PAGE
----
Christians with traditional values tend to see Fillon, a practicing Catholic whose conservative religious beliefs are reflected in his political agenda, as their candidate of choice; but his inconsistencies seem uncomfortably close to the kind of religious hypocrisy at which Jesus directed some of his harshest words. Some evangelicals are openly touting Le Pen, largely on the grounds of defending a so-called Christian nation against hordes of Muslims. Hamon may appeal to more politically liberal Christians with a heart for prison reform and environmental issues, but even they may balk at his support for the legalization of cannabis and his rather Utopian promise of a universal basic income. At the end of the day, many may vote for Macron, but as the lesser of all evils – a vote by default rather than a firm vote in favor.
Many voters may simply throw their hands up in a suitably Gallic gesture of despair, and abstain. One Facebook poster suggested dropping their voter registration card in the ballot box, but such protests and abstentions will only benefit the extremist parties. In any event, the presidential election looks set to propel France into unknown territory – and that's before the subsequent general election.
So what's a pastor to tell his congregation in such circumstances? Directing church members to vote for a given candidate is clearly not on. I will, however, be encouraging people to vote because I strongly believe Christians should be responsibly engaged in the society around them. I urge them to look not simply at what the candidates are saying, but also at their character; and, if they are tempted to make up their minds based on a few hot-button issues, to ensure they don't swallow any camels in the process. The book of Acts tells us that the Bereans checked the Scriptures to see if what they heard from Paul was true (Acts 17:11); today, as followers of the Truth, Christians need to be encouraged to watch out for 'fake news', check a story before sharing it, and learn to think and discern for themselves rather than take refuge in 'alternative facts'.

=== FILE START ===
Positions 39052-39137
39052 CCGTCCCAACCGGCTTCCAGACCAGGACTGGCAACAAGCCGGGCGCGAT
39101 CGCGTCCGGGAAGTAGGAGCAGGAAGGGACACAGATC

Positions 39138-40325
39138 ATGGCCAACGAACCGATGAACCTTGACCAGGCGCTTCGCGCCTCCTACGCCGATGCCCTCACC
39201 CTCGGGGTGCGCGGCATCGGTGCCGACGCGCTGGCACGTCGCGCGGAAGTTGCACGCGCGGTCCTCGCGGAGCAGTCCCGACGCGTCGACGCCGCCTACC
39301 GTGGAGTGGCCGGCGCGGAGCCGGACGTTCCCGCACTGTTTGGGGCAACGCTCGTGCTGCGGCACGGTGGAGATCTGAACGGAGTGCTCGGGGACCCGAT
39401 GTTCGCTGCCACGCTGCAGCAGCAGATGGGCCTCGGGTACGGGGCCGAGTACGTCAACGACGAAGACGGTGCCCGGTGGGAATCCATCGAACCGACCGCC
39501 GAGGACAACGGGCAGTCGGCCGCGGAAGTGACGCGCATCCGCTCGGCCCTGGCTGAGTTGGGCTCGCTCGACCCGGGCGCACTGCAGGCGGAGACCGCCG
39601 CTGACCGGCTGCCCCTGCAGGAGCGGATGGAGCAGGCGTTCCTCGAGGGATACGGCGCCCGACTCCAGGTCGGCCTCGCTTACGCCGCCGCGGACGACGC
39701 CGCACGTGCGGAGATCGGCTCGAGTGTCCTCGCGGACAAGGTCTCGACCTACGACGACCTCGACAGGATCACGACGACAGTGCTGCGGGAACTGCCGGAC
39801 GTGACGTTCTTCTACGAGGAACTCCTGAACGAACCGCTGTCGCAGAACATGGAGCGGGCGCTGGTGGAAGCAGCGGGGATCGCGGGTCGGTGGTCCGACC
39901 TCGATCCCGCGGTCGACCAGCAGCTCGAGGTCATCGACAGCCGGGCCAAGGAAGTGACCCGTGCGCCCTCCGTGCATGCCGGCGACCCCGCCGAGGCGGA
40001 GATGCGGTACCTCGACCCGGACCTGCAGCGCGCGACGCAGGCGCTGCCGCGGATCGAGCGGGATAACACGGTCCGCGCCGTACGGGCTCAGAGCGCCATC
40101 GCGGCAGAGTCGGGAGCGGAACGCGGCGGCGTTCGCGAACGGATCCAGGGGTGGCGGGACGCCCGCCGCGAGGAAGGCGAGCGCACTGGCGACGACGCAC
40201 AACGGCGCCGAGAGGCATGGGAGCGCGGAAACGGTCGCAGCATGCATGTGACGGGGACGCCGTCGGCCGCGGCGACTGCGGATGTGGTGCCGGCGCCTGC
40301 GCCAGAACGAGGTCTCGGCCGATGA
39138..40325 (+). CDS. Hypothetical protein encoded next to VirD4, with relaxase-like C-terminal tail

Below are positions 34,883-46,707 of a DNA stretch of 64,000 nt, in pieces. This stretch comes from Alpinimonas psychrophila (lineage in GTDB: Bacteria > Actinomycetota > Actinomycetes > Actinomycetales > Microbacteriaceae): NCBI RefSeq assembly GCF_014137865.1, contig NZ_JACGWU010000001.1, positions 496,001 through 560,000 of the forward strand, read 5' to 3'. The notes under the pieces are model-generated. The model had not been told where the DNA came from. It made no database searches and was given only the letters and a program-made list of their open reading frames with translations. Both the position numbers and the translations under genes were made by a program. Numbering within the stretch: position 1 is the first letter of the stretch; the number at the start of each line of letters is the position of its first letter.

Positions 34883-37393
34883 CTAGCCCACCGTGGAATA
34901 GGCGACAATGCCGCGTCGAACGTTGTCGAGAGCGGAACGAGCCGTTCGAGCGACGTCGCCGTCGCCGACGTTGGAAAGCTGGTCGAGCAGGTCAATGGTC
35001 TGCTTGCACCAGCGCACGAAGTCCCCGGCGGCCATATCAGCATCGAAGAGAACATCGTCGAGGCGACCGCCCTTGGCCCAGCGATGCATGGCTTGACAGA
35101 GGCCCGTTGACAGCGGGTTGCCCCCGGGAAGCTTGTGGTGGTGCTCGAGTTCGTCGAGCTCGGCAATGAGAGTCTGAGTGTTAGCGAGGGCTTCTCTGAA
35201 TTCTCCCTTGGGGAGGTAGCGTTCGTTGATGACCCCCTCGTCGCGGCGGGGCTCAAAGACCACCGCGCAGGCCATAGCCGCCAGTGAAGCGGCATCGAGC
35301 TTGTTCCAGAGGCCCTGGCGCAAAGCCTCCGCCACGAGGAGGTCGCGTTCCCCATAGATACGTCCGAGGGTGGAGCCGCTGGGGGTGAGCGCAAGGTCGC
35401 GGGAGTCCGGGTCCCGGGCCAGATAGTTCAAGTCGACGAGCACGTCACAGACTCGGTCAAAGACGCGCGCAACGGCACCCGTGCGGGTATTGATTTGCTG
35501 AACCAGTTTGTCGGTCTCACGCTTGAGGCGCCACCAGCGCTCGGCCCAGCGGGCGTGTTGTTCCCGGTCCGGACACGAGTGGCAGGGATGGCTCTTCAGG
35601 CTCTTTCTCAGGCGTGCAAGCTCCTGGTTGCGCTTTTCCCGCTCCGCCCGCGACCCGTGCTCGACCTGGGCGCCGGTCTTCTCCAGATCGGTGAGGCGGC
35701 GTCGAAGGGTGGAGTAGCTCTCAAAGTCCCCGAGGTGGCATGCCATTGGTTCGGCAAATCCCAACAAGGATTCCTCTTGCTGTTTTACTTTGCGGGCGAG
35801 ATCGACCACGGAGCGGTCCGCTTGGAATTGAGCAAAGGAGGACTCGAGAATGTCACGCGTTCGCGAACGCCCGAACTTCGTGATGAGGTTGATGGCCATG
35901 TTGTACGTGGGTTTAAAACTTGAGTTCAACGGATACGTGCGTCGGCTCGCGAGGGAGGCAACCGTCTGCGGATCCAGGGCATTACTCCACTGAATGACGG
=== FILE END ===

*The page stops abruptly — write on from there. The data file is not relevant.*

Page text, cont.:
The way I see it, the prevailing trend in France and other Western nations right now is towards withdrawal, hardening borders, and building walls, be they physical or less tangible ones. By contrast, the Bible portrays the city of God as having no walls at all (Zechariah 2:4)! Whatever the outcome of the forthcoming elections, Christians' counter-cultural, anti-worldly calling is to embody such a city through our openness to those around us. This calling is likely to be put very much to the test in the days ahead.
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Like many other countries, France is heading into great uncertainty. This should come as no surprise: the writer to the Hebrews offers us a powerful reminder that God intends to shake everything up, with the 'removal of what can be shaken', even as Christians are receiving a kingdom that is unshakable (Hebrews 12:27-28). I pray that my adopted nation will be able to ride out these uncertain times and ultimately emerge better off; and even more so, that the Christians of France will rise to the challenge of seeking God's unshakeable kingdom in a way that glorifies him.